desalination; dehumidification; sorption chillers for cooling and air-conditioning; heating

of commercial and residential buildings and greenhouses; and, process heat in

industrial applications. Research and development of these technologies is needed to build modelling tools for these systems (coupling below ground with above ground plant to create the most efficient overall systems); increasing the efficiencies of direct use applications; and, investigating the effects of scaling in surface plant used with these technologies.

There is also potential for the development of novel applications of heat from geothermal resources. For example, geothermal heat could be used to dry brown coal

in the LaTrobe Valley. There is a need to identify opportunities for development of

industries that can utilise direct use technologies in areas of known geothermal resources.

5. COSTS AND COST REDUCTION FOR GEOTHERMAL ENERGY

Capital costs are the biggest component of the costs of geothermal energy production. The Australian Electricity Generation Technology Costs – Reference Case 2010 (EPRI Palo Alto CA and Commonwealth of Australia, 2010) has the capital costs for HSA and EGS in the range of 83 % to 88% of the levelised cost of electricity (LCOE). A good geothermal resource will be one that achieves as high as possible installed capacity for the amount of capital invested in the project. The most significant factors in determining

4BCOSTS AND COST REDUCTION FOR GEOTHERMAL ENERGY

the capital costs per unit of installed generating capacity before connection to the grid can be summarised by a modification of Equation 1.

Cost

/

MW

C

+

drill

C

BOP

c

p

×

F

×∆ × −

T

η

P

(2)

Where C drill is the cost to construct production/injection wells, including engineering the reservoir and C BOP is the cost of the balance of plant, including the surface power conversion equipment (electricity generation or direct use) and equipment required for pumping the working fluid into and out of the reservoir. A significant decrease in the capital costs of either C drill or C BOP , or a significant increase in F, ΔT or η will have a significant effect on the cost of generation for geothermal resources. The parameters are not totally independent. Drilling costs will be related to the depth of the resource and the targeted depth will be dependent on the temperature of the reservoir, and therefore, ΔT. The efficiency of electricity generation is dependent on ΔT.

Table 1 shows the differences between these parameters for the resource styles in Australia. Quantitative data is not yet available, so the table shows how these parameters are expected to vary between resource types.

 

EGS

HSA Power

HSA Direct

Use

C

drill

High, Uncertain

Med

Low

C

BOP

Med - High

Med - High

Low

c

P

~ Constant

~ Constant

~ Constant

F

Low, Uncertain

High, Uncertain

High, Uncertain

ΔT

High, Uncertain

Med, Uncertain

Med, Uncertain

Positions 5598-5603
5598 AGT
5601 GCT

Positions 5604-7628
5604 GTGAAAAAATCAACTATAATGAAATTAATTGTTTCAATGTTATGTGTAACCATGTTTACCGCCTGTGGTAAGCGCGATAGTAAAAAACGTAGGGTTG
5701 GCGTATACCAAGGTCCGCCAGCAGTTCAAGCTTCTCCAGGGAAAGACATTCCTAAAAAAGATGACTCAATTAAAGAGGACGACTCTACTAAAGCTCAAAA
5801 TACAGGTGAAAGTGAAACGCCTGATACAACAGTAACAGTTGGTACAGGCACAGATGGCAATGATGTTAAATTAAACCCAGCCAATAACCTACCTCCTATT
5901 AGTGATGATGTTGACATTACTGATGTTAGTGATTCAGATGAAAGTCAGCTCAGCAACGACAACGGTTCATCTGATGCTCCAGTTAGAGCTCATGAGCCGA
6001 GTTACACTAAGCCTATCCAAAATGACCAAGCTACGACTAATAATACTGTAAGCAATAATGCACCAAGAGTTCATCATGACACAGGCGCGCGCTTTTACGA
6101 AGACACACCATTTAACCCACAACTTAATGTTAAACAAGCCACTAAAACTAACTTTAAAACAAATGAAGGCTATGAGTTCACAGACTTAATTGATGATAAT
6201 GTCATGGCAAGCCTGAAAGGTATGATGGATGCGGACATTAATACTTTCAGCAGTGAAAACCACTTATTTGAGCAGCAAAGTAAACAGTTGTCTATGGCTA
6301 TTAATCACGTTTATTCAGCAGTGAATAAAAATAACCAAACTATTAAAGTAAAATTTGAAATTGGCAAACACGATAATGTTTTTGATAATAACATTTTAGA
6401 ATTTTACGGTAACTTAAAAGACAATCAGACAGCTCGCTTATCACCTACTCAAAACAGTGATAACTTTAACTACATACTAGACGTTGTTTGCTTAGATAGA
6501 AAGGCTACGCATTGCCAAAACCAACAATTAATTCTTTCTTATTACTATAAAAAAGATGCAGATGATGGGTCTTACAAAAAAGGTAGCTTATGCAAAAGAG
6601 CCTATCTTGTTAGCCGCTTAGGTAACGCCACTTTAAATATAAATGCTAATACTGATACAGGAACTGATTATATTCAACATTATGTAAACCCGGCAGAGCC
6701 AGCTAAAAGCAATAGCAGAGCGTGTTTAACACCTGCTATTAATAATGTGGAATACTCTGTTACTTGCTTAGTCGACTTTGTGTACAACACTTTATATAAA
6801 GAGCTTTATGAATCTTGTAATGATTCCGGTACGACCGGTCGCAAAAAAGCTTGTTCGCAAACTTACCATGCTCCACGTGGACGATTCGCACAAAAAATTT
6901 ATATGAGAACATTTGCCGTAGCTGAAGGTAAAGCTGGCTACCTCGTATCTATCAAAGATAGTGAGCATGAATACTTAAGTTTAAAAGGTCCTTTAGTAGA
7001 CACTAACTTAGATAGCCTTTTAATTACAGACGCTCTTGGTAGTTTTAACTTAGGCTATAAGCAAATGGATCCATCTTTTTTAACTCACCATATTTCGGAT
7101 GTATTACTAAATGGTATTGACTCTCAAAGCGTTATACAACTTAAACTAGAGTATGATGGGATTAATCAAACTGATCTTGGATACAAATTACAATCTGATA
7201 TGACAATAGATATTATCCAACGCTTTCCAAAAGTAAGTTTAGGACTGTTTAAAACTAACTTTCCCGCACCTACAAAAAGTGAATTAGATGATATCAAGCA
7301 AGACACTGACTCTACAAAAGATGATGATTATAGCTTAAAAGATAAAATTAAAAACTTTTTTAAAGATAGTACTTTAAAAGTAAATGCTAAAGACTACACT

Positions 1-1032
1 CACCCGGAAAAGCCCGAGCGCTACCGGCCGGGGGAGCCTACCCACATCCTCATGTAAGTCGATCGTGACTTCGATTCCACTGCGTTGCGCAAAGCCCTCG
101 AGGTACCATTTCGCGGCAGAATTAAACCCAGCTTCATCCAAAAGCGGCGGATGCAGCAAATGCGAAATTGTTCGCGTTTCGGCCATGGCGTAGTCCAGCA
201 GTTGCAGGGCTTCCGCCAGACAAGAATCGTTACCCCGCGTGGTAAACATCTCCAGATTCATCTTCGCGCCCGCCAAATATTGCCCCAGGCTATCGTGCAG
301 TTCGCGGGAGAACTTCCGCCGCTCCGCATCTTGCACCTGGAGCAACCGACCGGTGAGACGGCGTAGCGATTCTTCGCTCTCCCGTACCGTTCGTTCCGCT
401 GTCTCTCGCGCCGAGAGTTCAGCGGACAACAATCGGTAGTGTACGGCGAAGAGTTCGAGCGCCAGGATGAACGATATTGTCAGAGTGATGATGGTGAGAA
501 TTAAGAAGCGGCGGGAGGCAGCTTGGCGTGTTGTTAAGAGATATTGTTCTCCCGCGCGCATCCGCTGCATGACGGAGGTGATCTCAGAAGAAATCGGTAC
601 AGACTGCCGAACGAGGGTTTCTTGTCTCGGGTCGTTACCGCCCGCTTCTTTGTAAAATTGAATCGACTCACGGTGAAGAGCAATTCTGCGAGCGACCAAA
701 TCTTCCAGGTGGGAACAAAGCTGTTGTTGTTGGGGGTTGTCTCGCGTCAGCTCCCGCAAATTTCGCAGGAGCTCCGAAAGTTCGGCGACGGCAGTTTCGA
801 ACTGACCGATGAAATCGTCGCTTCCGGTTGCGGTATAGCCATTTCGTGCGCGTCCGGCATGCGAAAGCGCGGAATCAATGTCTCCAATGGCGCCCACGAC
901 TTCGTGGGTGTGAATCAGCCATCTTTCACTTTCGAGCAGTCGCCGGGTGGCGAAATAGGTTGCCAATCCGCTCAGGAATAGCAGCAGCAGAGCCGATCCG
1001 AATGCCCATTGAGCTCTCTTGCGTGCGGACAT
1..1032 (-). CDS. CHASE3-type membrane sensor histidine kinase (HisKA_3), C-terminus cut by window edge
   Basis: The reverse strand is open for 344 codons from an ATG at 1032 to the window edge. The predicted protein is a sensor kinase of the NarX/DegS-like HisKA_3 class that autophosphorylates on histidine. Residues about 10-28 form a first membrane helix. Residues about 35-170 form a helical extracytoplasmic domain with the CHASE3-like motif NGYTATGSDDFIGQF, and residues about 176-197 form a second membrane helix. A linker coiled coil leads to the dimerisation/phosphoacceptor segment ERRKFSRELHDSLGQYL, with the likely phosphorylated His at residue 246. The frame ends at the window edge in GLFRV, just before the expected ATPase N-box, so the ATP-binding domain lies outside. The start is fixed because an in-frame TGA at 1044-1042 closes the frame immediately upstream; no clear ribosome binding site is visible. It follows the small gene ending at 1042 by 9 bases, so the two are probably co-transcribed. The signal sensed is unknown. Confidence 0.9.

η

Poor

Very Poor

High

P

#

High, Uncertain

Med, Uncertain

Med - Low

Table 1: Relative nature of inputs into the costs of geothermal energy the range of geothermal resources found in Australia. For example, this shows how the lower ΔT in HSA Power systems is offset by the lower drilling costs. It also highlights where parameters are uncertain either due to the lack of experience with Australian geothermal energy resources, or the inherent uncertainty in exploiting earth resources.

5.1.1 C drill

The cost of drilling can be as much as 80% of the cost of the plant for hot fractured rocks however this can vary considerably depending on the depth of resource. Any

4BCOSTS AND COST REDUCTION FOR GEOTHERMAL ENERGY

reduction in drilling costs will have an impact on the viability of geothermal energy projects; a step change could transform the industry. The costs of drilling a well are related to the depth of the well, and therefore the size of the drill rig, the rate of penetration, bit life, casing design, cementing, and stimulation activities. To achieve cost reductions in drilling, better rock reduction methods that produce an increase in rates of penetration, reducing the time it takes to drill a well, are the most significant challenge.

The drilling rigs used for geothermal plants are the same rigs used for oil and gas wells, however, there are some significant differences including:

geothermal wells are usually completed at a larger diameter than oil and gas wells, increasing the costs;

salty water is more corrosive than oil and gas requiring different casing materials and cementing methods;

the effects of thermal expansion require different approaches to well completion;

high temperatures effect bit life;

the rock in EGS reservoirs are significantly harder than those found in oil and gas or HSA, effecting bit life and rates of penetration;

high temperatures effect drilling muds, and these muds require cooling at the surface; and

drilling muds can cause formation damage and need to be carefully managed.

4BCOSTS AND COST REDUCTION FOR GEOTHERMAL ENERGY

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30
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20
500
10
0
0
Avg cost / metre / year (USD 2003)
Oil price (2003 USD/barrel)

1974 1975 1980 1981 1984 1985 1986 1987 1989 1991 1996 1997 2003 2004 2009